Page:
Now, of course not every child is destined to become a scientist. But for those kids who are asking questions and seeking lots of answers, a science career may very well be in your child's future. And if not science itself, their future will surely be impacted by science in one way or another regardless of which path their lives take.
And always keep in mind that our kids are watching us. So as we face these questions and concerns and we look up the answers to questions online, we're paying attention and really trying to get good resources, trustworthy credible sites on the Internet where we're getting our answers. And we're modeling that behavior for our kids, so hopefully then as they get older and they're asking questions and able to look up answers, they're also going to good credible sites to get those answers.
So, I was mulling on all of these, just thinking about how we are dealing with science during the COVID-19 pandemic and wondering how are we doing it inspiring an interests in science with our kids. And it struck me that here on PediaCast and on our sibling podcast, PediaCast CME, which is our Continuing Medical Education podcast for pediatricians and other healthcare providers, there are lots of topics, like today's for example, limb lengthening and reconstruction, that would probably be very interesting to many older children and teenagers just as a curiosity point on the way in which our world and living organisms work.
So, as we think back to all the topics that we've had over the last few years, just so many of them I think would be interesting to kids who are interested in science. So please do consider going back to the archive and listening to our podcasts with your kids and then talking about the topics we present.
Maybe looking up those topics on your own and finding other sites and resources that just sort of stoke that curiosity. And it's not really just an effort to inspire and stoke curiosity, it also hopes to establish empathy regarding the challenges that many children and their families face when they're dealing with particular disease processes and disorders that maybe are not common in your experience.
So, that thought process led me down the road of thinking how do we share and support an interest in science with our kids? So, I did some more web searching and curating of sites. And I found the collection of resources that I think really represent excellent places that parents could go if you would like to engage your kids with science.
So check out the Show Notes, I'm going to share those resources with you in a subsection of links called Parenting with Science. And here's what you're going to find, I'm going to put a link to PediaCast CME, in case you're not familiar with that program, again our Continuing Medical Education podcast. Lots of really interesting topics there. We do turn the science up. Sometimes, we use some terms and don't really explain them quite well because we figure there's kind of a base of pediatric knowledge there among listeners.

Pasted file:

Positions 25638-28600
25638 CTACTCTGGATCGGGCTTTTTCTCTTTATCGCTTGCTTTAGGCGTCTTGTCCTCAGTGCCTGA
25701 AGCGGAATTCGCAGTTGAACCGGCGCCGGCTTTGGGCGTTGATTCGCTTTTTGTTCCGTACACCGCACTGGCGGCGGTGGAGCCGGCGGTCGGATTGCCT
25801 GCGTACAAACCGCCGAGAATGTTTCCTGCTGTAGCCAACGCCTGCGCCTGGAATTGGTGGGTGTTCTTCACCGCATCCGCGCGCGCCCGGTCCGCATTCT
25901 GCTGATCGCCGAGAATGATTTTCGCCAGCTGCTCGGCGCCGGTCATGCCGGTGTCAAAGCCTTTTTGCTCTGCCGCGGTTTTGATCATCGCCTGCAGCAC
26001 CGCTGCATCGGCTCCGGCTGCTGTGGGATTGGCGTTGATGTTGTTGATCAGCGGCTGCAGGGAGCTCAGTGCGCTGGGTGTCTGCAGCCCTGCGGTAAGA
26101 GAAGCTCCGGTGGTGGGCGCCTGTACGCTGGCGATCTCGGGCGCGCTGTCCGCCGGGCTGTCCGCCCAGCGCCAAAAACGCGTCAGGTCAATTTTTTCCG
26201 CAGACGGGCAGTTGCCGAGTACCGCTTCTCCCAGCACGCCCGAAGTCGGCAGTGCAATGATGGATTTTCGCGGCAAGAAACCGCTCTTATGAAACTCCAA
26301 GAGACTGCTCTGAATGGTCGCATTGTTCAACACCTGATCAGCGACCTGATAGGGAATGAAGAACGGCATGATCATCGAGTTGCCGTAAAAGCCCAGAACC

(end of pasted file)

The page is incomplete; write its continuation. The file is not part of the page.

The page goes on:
But I do think, especially if you're interested in science or your kids, especially older kids and teenagers who have an interest in medical science, I think you'd find some really fascinating topics to listen through over at PediaCast CME. So I'll put a link to that podcast for you.
Also, Common Sense Education. You may have heard of Common Sense Media before. They do a lot of reviews of movies and TV shows and video games, media that you consume from a parent's standpoint. What do those things really look like and are they advised or not advised? Again, Common Sense Media.
But they also have a sister site called Common Sense Education and its website reviews of educational websites. And so, you'll find tons of resources right there.
National Geographic Education is a great site. National Science Digital Library, the NASA Jet Propulsion Laboratory, so if your kids are interested in space or aerosciences, make sure that you check that out because they have lots of great resources for kids of all ages at the NASA Jet Propulsion Laboratory.
NOVA PBS KIDS, Climate Kids, the Smithsonian Science Education Center, the California Academy of Sciences, CK-12 to find STEM learning, OK Go Sandbox, Curiosity Machine, Zooniverse, Science Friday, Project NOAH, the list goes on. So many wonderful resources if you're interested in science yourself, if you want to share science with your kids.